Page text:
The family name Eagly is thought to be of Norman origins. Originally, Eagly was a name given to a person exhibiting characteristics associated with the eagle,
such as a lordly or impressive nature,
vision. The name may also be of toponymic origin and derive from either of two place-names Eagle,
, or L'Aigle, in Normandy
Early Origins of the Eagly family
The surname Eagly was first found in Lincolnshire
where they held a family seat
from very early times and were granted lands by Duke William of Normandy
, their liege Lord, for their distinguished assistance at the Battle of Hastings in 1066 A.D.
Early History of the Eagly family
This web page shows only a small excerpt of our Eagly research.Another 218 words (16 lines of text) covering the years 1129 and 1230 are included under the topic Early Eagly History in all our PDF Extended History products and printed products wherever possible.
Eagly Spelling Variations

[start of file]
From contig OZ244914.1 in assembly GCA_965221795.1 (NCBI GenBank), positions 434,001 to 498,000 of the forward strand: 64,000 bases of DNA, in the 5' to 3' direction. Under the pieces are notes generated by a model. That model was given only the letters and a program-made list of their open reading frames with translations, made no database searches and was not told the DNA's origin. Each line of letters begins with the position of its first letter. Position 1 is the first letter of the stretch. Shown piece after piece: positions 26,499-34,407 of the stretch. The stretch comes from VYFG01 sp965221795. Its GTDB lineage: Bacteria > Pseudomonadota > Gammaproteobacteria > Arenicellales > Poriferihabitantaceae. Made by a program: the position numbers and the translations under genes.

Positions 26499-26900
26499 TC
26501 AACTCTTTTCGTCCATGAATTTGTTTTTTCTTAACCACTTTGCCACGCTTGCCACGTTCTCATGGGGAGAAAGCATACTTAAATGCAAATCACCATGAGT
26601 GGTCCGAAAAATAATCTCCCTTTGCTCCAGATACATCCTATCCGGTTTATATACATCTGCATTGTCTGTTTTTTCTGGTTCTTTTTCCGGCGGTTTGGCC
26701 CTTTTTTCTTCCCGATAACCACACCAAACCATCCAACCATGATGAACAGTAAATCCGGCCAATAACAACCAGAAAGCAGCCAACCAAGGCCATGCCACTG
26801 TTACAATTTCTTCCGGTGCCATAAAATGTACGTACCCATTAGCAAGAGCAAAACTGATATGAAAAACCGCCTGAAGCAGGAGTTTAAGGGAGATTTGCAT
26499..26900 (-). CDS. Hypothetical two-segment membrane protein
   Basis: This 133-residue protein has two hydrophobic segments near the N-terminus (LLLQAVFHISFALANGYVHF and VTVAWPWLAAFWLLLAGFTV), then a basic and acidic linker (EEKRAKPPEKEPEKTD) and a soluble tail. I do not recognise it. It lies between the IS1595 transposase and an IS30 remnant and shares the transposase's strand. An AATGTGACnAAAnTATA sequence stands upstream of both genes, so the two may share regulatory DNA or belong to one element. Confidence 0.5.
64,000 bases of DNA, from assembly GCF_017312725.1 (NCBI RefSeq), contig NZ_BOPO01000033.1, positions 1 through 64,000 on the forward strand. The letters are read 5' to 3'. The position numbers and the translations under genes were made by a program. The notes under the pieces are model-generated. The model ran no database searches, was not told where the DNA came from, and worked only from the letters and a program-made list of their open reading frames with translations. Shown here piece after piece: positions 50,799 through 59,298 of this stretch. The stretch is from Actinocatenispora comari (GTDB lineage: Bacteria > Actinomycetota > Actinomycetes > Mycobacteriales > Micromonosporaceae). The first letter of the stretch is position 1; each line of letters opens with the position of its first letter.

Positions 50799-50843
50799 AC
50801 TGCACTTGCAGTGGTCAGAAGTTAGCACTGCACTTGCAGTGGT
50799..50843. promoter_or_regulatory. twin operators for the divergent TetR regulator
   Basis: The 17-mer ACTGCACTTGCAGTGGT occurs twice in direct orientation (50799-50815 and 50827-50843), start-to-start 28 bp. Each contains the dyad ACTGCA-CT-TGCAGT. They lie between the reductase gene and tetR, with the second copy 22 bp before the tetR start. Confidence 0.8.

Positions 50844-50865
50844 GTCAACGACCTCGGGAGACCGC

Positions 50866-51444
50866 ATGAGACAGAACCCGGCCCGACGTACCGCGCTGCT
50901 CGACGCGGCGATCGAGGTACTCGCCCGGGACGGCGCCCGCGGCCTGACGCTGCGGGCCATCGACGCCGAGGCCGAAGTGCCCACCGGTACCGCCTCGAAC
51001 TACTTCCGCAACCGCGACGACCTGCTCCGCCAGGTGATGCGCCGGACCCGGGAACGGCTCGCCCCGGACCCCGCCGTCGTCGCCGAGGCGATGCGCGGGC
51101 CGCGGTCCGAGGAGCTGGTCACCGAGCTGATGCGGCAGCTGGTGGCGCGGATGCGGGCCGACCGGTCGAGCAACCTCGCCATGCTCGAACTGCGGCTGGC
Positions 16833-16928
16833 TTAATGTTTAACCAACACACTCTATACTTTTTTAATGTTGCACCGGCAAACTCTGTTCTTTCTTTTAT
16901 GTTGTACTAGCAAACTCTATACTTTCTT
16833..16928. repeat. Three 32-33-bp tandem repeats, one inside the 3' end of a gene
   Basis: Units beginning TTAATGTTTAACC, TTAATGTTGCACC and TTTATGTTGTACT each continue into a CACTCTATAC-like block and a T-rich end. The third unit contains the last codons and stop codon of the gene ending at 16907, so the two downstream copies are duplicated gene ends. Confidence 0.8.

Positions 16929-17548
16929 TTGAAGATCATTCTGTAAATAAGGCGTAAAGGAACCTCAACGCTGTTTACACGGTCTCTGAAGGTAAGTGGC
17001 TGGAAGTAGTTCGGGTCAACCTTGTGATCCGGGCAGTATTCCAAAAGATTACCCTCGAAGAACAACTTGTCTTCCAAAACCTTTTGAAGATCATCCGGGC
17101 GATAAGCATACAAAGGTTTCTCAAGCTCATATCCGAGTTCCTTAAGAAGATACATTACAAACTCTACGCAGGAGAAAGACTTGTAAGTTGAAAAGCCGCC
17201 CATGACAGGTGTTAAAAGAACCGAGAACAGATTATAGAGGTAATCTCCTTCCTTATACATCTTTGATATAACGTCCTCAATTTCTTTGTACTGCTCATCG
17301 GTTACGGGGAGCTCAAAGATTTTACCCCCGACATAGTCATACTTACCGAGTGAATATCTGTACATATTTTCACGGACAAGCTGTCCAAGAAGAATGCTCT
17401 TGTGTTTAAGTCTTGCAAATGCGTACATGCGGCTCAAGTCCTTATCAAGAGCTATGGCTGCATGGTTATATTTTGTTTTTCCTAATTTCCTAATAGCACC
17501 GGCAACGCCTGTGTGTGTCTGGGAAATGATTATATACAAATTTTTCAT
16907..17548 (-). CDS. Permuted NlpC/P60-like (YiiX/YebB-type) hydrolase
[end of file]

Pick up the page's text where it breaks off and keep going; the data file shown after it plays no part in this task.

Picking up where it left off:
in names were a common occurrence in the eras before English spelling was standardized a few hundred
years ago. In the Middle Ages, even the literate regularly changed the spellings of their names as the English language incorporated elements of French, Latin, and other European languages. Many variations of the name Eagly have been found, including Eagle, Eagles, Hegel, Hegell, Aigle, Eagel, Ligle and others.
Early Notables of the Eagly family (pre 1700)
More information is included under the topic Early Eagly Notables in all our PDF Extended History products
and printed products wherever possible.
Migration of the Eagly family to the New World and Oceana
For many English families, the social climate in England
was oppressive and lacked opportunity for change. For such families, the shores of Ireland
, and the New World beckoned. They left their homeland at great expense in ships that were overcrowded and full of disease. Many arrived after the long voyage sick, starving, and without a penny. But even those were greeted with greater opportunity than they could have experienced back home. Numerous English settlers who arrived in the United States and Canada at this time went on to make important contributions to the developing cultures of those countries. Many of those families went on to make significant contributions to the rapidly developing colonies in which they settled. Early North American records indicate many people bearing the name Eagly were among those contributors: John Eagle who settled in Maryland in 1736; Edward Eagle, who settled in New England
in 1763; George Eagle, who settled in Virginia in 1635; Katherine Eagle, who settled in Virginia in 1663.